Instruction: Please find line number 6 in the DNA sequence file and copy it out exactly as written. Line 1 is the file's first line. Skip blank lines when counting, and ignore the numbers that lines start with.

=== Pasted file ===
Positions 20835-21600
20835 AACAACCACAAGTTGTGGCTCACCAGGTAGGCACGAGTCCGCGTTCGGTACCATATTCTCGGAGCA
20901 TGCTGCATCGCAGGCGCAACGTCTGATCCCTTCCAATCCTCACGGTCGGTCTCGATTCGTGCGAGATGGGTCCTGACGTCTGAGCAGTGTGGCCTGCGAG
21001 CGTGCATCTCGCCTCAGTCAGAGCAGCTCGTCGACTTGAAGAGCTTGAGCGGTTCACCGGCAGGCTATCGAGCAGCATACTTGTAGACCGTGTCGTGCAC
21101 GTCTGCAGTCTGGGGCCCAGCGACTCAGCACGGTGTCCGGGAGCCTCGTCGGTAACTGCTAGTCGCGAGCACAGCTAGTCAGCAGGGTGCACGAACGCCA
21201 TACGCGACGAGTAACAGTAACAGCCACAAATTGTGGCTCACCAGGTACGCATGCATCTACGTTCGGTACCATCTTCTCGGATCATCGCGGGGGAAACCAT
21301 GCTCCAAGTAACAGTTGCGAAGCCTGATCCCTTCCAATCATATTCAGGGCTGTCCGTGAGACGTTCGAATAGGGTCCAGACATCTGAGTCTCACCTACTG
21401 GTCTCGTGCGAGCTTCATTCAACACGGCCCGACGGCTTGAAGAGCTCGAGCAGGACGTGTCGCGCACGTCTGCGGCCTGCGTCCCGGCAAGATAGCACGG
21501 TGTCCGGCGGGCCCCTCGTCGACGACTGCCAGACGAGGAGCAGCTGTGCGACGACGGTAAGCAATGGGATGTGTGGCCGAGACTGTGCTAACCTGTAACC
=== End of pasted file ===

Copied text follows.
21201 TACGCGACGAGTAACAGTAACAGCCACAAATTGTGGCTCACCAGGTACGCATGCATCTACGTTCGGTACCATCTTCTCGGATCATCGCGGGGGAAACCAT